GMC must recognise and deal with vexatious complaints fastBMJ 2002; 324 doi: https://doi.org/10.1136/bmj.324.7330.167a (Published 19 January 2002) Cite this as: BMJ 2002;324:167
EDITOR—A letter in GMC News asked what the General Medical Council's strategy was for dealing with frivolous complaints.1 It generated a far from reassuring reply2 that is at odds with what the NHS ombudsman believes is needed.3 The time taken for most complaints to be dealt with is already a matter for concern, and doctors increasingly face suspension by their employer when under investigation.4
A recent ruling by the Privy Council5 is likely to exacerbate these delays further despite the best efforts of the GMC to recruit more panellists to its professional conduct committee by reducing the role of the preliminary screeners.1 In addition, since the media can make known the names of those under investigation, even a simple factual statement saying that someone is under investigation can be enough to damage a doctor's reputation.
We accept that a complaint can often be classified as frivolous only after careful scrutiny. However, multiple complaints by a small vocal pressure group are vexatious rather than frivolous, so more easily recognised; the law has long known how to deal with vexatious litigants, but, unfortunately, the GMC seems to lack any such mechanism.
According to a widely accessed website (MAMA (Mothers against Munchausen syndrome by proxy allegations) http://www.msbp.com/), the 18 authors of this letter have all been reported by the same small group of people, although attempts to clarify the situation with the GMC have been unsuccessful. One formal letter from a defence society merely generated (after five months' delay) a reply that the person in question was not “currently” under investigation. One of us used the Data Protection Act to obtain material held on file about him by the council and was disturbed to find that members of the council's staff and a regular complainant were on first name terms.
Were we the only people so targeted we might have accepted this as the price for our involvement in child protection work or our support for those who are. However, we know nurses who have been reported to the United Kingdom Central Council for Nursing, Midwifery and Health Visiting by the same small group. We invited them to sign this letter, but they declined on the advice of their college, fearing that this would provoke further adverse publicity, with the media judging them guilty until proved innocent. Such pressure makes it all the more important for the GMC and UK Central Council for Nursing, Midwifery and Health Visiting to develop a joint strategy for recognising frivolous and vexatious complaints, identifying them publicly and rejecting them promptly.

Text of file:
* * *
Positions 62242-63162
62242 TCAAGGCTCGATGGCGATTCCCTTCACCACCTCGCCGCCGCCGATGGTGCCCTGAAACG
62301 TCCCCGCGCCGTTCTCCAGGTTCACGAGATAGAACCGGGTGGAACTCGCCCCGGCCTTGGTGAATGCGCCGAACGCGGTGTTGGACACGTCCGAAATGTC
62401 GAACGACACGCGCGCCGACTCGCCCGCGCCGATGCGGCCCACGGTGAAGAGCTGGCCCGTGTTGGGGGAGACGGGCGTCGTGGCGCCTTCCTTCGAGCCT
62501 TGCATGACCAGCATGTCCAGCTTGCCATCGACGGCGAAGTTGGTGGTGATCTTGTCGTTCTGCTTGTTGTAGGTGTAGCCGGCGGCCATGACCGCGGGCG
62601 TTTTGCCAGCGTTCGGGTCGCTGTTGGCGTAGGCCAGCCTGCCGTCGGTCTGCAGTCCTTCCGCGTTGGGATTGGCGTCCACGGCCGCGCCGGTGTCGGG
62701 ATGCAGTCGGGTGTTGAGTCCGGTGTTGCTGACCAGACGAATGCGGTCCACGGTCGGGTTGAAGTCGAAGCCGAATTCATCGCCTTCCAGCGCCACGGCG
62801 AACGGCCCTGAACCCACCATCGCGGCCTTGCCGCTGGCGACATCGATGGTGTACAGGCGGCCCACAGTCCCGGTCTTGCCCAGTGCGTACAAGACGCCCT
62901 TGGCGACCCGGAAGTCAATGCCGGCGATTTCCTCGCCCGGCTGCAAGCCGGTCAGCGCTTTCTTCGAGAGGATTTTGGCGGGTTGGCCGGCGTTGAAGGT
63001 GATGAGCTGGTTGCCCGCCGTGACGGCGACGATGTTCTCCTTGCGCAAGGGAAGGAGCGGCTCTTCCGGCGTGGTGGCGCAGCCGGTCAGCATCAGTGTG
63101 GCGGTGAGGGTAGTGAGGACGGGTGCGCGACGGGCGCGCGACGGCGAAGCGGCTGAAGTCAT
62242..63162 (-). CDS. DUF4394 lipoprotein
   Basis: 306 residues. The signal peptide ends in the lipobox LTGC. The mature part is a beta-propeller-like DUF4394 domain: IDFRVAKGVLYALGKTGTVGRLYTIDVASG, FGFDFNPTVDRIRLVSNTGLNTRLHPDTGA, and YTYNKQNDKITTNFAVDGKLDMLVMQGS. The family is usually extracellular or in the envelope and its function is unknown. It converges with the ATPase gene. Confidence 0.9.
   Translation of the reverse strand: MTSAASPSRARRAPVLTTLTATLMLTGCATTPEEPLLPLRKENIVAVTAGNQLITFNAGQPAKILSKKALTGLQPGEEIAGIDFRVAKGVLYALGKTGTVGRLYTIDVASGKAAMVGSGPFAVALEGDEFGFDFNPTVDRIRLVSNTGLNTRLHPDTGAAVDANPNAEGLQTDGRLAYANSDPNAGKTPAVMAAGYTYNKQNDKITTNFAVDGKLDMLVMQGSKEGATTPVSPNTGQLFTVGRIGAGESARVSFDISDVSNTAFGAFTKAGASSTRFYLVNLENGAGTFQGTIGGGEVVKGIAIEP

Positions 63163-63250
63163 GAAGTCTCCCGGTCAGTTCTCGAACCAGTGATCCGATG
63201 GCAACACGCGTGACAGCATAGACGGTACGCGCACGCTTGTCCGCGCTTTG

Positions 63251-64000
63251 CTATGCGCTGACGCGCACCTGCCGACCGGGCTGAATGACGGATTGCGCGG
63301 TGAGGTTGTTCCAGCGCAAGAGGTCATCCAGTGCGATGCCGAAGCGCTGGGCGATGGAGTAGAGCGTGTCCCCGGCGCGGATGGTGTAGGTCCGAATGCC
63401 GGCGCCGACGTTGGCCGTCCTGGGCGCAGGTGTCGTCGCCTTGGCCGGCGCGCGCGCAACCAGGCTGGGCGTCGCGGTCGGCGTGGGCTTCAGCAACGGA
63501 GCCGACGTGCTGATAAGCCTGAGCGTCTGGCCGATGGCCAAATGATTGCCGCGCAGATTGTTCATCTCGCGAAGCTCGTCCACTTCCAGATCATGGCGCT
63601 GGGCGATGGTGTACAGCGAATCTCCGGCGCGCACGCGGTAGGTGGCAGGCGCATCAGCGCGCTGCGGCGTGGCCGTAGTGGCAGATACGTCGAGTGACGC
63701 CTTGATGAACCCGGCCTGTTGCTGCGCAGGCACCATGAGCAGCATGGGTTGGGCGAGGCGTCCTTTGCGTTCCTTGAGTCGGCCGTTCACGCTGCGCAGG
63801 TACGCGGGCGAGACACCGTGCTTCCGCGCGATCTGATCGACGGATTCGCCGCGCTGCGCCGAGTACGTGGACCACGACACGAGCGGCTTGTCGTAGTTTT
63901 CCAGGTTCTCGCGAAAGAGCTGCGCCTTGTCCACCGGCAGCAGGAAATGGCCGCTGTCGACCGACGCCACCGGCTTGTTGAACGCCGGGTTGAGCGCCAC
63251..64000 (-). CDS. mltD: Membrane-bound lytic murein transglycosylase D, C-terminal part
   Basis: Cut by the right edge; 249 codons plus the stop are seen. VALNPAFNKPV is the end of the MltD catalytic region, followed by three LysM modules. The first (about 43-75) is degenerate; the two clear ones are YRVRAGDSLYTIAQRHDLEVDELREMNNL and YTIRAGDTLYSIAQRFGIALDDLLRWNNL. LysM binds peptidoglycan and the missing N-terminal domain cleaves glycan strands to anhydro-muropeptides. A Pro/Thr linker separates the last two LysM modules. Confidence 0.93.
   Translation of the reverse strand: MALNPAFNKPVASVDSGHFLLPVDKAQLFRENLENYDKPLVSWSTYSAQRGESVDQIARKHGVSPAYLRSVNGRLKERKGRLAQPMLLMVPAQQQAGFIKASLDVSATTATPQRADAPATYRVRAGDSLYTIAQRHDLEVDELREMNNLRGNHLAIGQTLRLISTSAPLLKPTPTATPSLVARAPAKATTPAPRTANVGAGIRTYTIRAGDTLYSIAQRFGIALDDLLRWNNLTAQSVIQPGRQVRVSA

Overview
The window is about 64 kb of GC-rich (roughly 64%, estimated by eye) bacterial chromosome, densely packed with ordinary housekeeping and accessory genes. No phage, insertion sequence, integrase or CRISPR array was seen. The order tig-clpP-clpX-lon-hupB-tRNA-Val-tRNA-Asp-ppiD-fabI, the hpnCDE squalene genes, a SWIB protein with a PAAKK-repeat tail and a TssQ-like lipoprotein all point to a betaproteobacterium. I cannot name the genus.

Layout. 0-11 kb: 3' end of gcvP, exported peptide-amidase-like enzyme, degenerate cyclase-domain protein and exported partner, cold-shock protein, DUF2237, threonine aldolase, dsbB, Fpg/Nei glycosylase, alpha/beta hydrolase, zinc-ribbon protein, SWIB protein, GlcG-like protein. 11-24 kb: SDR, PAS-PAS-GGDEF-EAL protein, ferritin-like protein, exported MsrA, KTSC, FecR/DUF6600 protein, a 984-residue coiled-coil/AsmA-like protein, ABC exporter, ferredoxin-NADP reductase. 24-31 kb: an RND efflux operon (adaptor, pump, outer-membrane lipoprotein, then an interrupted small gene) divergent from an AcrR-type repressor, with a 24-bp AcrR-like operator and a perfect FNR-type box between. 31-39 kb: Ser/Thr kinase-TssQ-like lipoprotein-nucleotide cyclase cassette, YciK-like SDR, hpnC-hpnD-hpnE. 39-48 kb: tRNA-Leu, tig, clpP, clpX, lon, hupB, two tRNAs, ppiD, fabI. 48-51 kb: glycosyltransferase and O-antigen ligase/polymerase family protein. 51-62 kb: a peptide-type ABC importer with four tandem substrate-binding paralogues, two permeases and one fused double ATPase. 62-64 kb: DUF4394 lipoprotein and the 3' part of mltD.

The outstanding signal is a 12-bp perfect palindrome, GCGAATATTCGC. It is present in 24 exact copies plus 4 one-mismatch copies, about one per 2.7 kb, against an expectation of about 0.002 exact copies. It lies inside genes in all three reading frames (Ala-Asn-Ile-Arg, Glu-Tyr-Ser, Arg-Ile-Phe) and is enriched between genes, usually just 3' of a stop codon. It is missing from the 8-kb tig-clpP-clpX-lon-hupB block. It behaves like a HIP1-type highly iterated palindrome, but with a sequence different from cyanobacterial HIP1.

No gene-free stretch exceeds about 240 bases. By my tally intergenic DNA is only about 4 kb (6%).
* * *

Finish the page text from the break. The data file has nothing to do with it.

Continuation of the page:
The following 17 people are cosignatories of this letter: Frank Bamford, retired consultant paediatrician, University of Manchester; Arnon Bentovim, honorary consultant child psychiatrist, Child and Family Consultation Service, London; Elaine Carter, consultant paediatrician, Leicester Royal Infirmary; Iain Chalmers, director, UK Cochrane Centre, NHS R&D programme, Oxford; Paul Davis, consultant paediatrician, Cardiff and Vale NHS Trust; Dewi R Evans, consultant paediatrician, Singleton Hospital, Swansea; David Foreman, consultant child and adolescent psychiatrist, South Derbyshire Health Authority; Danya Glaser, consultant child psychiatrist, Great Ormond Street Hospital, London; Edmund Hey, retired consultant paediatrician, Newcastle upon Tyne; Michael Lowry, consultant paediatrician, Sunderland Royal Hospital; Roy Meadow, emeritus professor of paediatrics and child health, University of Leeds; Peter Milla, professor of paediatric gastroenterology and nutrition, Institute of Child Health, London; James Paton, senior lecturer in paediatric respiratory disease, Royal Hospital for Sick Children, Glasgow; Martin Samuels, consultant paediatrician, North Staffordshire Hospital; Jo Sibert, professor of community child health, University of Wales, Cardiff; David Southall, consultant paediatrician, North Staffordshire Hospital; John Stephenson, retired consultant in paediatric neurology, University of Glasgow.